So instead of loving what you think is peace, love other[s] and love God above all. And instead of hating the people that you think are warmakers, hate the appetites and the disorder in your own soul, which are the causes of war. If you love peace, , then hate injustice, hate tyranny, hate greed – but hate these things in yourself not in another.
- Thomas Merton, New Seeds of Contemplation
Peace assuredly would pay even larger dividends [than war], but to the wrong people. It is not at all clear how you could make a billion dollars by being peaceable. And so we don’t consider or study the means of peace, or make them available to our leaders. We speak well of peace, we say we want it, we have paid the lives of innumerable other people and unaccountable wealth supposedly to get it, but we seem not to mind, we seem not to notice, that all we have got for so much loss, for so long, is more war….
Of course Christians want to kill the enemies of Christians. How could this not be so when Christians have so often and so happily killed other Christians? But it is remarkable and disturbing that Christians were pointedly instructed by Christ not to do this. In most of historical and institutional Christianity there appears to be a void where should have appeared Christ’s requirement that we should love, bless, do good to, and pray for our enemies, and forgive those who offend us. In order to end war, somebody, some nation, would have to stop fighting. In order to stop fighting there would need to be an alternative, something to do instead. After 2,000 years all Christian nations and most churches have found nothing preferable to war.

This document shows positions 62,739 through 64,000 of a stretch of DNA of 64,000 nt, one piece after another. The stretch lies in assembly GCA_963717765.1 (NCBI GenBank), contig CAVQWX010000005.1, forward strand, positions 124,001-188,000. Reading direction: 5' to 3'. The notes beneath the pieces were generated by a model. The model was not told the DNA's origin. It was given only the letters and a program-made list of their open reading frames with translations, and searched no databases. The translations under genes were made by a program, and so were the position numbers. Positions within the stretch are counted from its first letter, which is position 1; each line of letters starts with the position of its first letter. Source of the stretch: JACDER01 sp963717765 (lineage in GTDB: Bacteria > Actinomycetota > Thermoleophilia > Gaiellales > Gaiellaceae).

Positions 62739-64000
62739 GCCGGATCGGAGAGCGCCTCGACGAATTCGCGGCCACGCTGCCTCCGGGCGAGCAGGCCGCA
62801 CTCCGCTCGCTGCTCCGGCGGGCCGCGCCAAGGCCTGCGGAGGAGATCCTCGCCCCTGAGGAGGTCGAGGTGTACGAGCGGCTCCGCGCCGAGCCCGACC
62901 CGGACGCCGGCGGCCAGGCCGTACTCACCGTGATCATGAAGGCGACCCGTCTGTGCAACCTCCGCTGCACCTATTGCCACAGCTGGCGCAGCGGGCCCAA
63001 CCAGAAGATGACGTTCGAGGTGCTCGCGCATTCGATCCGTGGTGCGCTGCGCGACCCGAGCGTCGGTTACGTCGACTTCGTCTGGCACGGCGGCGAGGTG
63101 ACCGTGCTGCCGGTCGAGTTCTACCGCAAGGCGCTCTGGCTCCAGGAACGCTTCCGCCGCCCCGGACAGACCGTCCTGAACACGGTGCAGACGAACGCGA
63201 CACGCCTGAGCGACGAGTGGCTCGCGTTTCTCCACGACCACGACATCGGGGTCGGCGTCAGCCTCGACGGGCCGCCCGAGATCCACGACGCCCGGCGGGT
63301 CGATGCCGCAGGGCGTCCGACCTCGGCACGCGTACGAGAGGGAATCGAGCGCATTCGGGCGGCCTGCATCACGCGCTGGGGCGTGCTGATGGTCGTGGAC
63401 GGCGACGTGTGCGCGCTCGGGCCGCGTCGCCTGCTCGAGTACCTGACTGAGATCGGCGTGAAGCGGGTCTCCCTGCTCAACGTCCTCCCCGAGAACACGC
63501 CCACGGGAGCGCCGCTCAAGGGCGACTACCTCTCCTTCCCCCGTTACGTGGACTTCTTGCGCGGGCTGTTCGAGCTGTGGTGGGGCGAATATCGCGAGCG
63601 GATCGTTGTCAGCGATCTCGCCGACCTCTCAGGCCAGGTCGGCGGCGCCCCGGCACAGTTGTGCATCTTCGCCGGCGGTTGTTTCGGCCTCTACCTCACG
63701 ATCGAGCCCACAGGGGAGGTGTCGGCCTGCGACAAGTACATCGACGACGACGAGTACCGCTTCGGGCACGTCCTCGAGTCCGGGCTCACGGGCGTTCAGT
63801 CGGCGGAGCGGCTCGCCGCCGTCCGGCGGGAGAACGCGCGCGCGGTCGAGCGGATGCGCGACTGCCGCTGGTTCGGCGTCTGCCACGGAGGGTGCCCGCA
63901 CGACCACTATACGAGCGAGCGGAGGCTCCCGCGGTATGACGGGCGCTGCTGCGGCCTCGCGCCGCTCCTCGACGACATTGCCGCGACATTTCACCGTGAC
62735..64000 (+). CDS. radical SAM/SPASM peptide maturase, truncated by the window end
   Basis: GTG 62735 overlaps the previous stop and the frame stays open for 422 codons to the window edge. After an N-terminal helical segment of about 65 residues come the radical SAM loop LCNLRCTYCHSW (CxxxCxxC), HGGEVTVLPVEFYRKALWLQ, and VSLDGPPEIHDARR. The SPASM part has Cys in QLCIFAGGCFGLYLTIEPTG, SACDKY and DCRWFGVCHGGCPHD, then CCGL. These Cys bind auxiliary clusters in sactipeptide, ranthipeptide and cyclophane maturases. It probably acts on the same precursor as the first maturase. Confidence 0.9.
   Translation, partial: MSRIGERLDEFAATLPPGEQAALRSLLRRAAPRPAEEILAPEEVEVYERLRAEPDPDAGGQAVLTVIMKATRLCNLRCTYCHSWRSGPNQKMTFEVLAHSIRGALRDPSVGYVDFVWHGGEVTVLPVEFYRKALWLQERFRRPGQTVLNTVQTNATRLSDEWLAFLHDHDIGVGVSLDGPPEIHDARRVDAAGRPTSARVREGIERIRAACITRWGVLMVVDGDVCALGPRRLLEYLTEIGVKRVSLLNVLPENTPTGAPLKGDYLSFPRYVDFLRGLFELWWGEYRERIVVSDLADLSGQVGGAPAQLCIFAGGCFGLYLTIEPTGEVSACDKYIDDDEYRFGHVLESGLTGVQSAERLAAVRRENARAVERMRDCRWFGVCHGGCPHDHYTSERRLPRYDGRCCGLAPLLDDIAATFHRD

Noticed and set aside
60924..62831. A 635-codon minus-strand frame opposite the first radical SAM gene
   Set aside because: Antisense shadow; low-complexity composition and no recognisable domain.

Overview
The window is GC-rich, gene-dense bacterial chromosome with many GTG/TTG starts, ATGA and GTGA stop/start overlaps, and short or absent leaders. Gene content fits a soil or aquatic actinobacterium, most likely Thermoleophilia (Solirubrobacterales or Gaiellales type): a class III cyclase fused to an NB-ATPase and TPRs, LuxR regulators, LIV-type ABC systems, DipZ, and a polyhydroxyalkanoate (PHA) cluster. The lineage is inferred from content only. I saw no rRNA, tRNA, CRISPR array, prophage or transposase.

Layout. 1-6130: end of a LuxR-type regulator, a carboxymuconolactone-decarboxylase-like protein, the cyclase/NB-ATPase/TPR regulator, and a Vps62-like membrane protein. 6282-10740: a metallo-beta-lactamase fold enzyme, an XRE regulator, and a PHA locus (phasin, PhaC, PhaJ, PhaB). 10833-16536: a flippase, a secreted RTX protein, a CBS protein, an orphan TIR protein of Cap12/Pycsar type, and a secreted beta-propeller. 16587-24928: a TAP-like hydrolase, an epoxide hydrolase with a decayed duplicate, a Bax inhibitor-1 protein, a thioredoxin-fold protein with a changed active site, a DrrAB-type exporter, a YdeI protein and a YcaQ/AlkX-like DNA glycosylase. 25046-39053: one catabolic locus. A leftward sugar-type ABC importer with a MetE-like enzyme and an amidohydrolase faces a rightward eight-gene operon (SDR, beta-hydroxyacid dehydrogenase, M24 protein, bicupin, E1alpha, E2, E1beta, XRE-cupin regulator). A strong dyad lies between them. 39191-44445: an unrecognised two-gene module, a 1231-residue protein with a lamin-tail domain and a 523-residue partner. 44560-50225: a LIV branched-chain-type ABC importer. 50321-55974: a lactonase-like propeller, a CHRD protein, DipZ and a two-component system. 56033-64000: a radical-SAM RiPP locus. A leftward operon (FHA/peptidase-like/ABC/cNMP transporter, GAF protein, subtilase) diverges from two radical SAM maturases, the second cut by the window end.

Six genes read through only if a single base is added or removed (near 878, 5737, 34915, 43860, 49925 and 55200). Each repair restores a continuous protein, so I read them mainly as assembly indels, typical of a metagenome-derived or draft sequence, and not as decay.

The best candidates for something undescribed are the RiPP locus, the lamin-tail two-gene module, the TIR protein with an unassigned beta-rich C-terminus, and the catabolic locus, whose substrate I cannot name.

Only a few marginal Christians have dared to think that Christianity calls for the radical neighborhood, servanthood, love, and forgiveness that Christ taught. I agree with them, and much against my nature I have tried to make my thoughts consent.
– Wendell Berry, from an interview in The American Conservative